Public debate continues over unpaid internships for students. Unpaid internships can provide new work experiences and help students meet university or college requirements. However, reasonable people often consider them to be exploitation of young people.
Consequently, some groups, such as the University of Toronto’s Student Union, are fighting for the government to prohibit all forms of unpaid labour. But is that going too far?
Unpaid internships are typically illegal in most provinces, unless they are part of a program at an educational institution. Many students report having positive learning experiences doing unpaid internships, and some have found them helpful in getting jobs.
If employers, especially smaller businesses, have to pay students who are in training, they might not bother to offer these opportunities at all. Similarly, many non-profits do not have funds to pay interns, yet students can develop valuable skills by doing voluntary work for them.
This is likely why governments are hesitant to make all unpaid internships illegal. Governments must not squelch these valuable opportunities for students, and instead they must push universities to develop reasonable policies of their own.
Career Services at Brock University, for example, has shared the type of unpaid opportunities that they consider appropriate for students. If the opportunity is with a charity, the hours worked must be at the discretion of the student. Unpaid service-learning projects, corporate mentorships, and relevant co-op opportunities might be approved.
Columbia University in New York City, on the other hand, has stated that it expects all companies to compensate their students and that most of its departments no longer give academic credit as a replacement for pay.
Cornell University’s School of Hotel Administration in New York does not allow employers to recruit unpaid interns at campus career fairs, but it permits them to post their opportunities on the school’s job bank if they clearly state that the internship is unpaid. Cornell University sometimes funds up to 75 percent of a student’s wages if they intern at a non-profit and up to 50 percent if the student works for a small business.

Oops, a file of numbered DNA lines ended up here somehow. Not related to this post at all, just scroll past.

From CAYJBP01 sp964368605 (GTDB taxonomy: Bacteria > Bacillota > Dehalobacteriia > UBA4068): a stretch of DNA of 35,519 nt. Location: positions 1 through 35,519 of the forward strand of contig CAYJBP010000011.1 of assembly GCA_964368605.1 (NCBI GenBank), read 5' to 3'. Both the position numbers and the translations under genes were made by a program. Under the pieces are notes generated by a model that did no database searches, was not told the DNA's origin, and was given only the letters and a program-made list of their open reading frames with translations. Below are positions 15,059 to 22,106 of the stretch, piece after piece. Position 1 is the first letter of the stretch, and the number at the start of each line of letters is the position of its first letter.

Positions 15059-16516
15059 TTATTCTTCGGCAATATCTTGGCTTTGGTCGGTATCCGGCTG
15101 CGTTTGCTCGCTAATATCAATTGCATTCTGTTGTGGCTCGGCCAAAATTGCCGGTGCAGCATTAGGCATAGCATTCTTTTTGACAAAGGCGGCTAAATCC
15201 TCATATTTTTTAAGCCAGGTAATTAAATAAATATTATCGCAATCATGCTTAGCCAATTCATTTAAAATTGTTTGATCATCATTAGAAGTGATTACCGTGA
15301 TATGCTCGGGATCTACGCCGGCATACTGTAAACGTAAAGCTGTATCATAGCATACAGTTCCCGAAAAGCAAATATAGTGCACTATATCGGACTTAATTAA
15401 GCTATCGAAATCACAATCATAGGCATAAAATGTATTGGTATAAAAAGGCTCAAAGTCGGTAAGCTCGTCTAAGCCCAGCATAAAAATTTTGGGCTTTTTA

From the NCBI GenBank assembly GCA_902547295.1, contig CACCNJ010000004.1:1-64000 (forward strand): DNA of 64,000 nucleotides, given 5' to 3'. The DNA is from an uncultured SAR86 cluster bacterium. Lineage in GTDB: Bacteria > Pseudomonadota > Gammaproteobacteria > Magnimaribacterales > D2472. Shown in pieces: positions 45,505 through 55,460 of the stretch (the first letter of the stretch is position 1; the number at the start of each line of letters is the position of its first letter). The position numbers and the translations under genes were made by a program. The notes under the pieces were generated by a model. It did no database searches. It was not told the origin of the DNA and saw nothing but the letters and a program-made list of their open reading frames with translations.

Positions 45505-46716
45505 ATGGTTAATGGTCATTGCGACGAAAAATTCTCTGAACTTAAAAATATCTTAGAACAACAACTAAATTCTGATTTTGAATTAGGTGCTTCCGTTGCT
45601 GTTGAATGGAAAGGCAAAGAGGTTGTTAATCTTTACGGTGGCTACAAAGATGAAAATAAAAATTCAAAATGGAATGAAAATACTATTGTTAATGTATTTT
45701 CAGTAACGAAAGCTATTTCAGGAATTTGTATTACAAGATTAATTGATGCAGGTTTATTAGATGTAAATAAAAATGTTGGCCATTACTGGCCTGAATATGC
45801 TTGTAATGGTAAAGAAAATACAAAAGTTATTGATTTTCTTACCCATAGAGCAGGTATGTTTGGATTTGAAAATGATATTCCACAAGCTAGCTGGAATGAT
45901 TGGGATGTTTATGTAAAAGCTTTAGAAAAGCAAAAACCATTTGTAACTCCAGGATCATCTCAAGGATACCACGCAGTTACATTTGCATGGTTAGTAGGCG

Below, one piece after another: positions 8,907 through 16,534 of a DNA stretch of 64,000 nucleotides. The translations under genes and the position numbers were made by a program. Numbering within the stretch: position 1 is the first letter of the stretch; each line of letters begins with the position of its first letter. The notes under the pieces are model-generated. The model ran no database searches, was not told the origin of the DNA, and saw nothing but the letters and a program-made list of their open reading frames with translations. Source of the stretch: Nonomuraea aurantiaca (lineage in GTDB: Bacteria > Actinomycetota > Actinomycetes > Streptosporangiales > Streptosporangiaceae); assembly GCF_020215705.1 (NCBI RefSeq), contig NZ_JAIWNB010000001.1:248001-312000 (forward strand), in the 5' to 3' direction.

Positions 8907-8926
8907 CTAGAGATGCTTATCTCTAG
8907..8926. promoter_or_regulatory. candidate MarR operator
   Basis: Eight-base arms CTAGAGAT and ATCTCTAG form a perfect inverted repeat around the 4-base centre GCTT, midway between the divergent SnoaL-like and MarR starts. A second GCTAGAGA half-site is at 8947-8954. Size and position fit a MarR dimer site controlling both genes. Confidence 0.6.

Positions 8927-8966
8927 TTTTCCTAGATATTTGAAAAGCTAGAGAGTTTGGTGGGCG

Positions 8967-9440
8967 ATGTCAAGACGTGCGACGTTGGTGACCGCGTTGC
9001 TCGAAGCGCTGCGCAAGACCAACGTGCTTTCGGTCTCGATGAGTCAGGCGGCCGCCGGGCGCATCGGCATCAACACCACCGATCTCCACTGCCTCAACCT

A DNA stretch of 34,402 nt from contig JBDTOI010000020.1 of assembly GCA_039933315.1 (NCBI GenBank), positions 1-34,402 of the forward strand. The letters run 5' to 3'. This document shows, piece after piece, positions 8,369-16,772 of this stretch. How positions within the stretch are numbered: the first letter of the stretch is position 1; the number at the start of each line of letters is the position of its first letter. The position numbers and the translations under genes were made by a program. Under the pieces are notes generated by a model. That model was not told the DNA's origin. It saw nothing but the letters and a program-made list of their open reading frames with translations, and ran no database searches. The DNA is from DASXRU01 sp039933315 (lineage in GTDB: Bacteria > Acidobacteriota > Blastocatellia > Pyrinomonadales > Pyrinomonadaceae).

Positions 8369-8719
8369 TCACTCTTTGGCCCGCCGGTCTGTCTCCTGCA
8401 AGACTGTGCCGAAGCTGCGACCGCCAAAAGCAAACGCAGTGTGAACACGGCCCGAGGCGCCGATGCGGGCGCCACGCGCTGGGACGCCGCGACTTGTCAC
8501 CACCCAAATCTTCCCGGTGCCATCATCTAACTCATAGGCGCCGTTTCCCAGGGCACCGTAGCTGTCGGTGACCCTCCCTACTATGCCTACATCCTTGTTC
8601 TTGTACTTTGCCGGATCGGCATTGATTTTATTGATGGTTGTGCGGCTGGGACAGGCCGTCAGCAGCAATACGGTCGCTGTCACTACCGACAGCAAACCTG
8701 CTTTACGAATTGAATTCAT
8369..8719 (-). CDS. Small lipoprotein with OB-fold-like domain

The universities that do give unpaid opportunities a green light might consider reducing or eliminating student fees in cases where students voluntarily accept these unpaid positions. Students typically have to cover their own transportation costs during an unpaid internship, and student and co-op fees for the term can alone be a substantial burden on students who already face the rising costs of living.
In addition to taking proactive measures to prevent student exploitation and alleviate financial stress, universities need to develop protocols for both unpaid and paid students who might still be taken advantage of in the workplace. In 2011, a student in Alberta, Andy Ferguson, was killed after he fell asleep driving home after working long hours. Apparently, his employer told him that he would not be given his school credit if he did not work over-time. Students should know that they have means of recourse with their school if they are abused in such a way.
Universities must also reconsider the practical experience requirements for their programs and strive to be flexible. Being a good nurse or teacher takes more than book knowledge, and in some professions people must have a minimum amount of hours of experience to gain certification. But with some programs, universities could still issue coursework completion certificates to students who are unable to finish practical requirements.
Right now, universities promote themselves by claiming that their students will have opportunities to gain practical, hands-on experience, but they are often unclear on whether these opportunities involve pay. Prospective students must be able to learn a school’s policies on unpaid internships simply by accessing its website.
Increased transparency and clear policies at a more local level are an effective solution to the problem of exploitative unpaid internships. The federal and provincial governments provide universities with considerable funding, so they must ensure that universities protect their students and still facilitate meaningful opportunities. If universities cannot or do not properly address the issue, then more prohibitive laws might be considered as a last resort.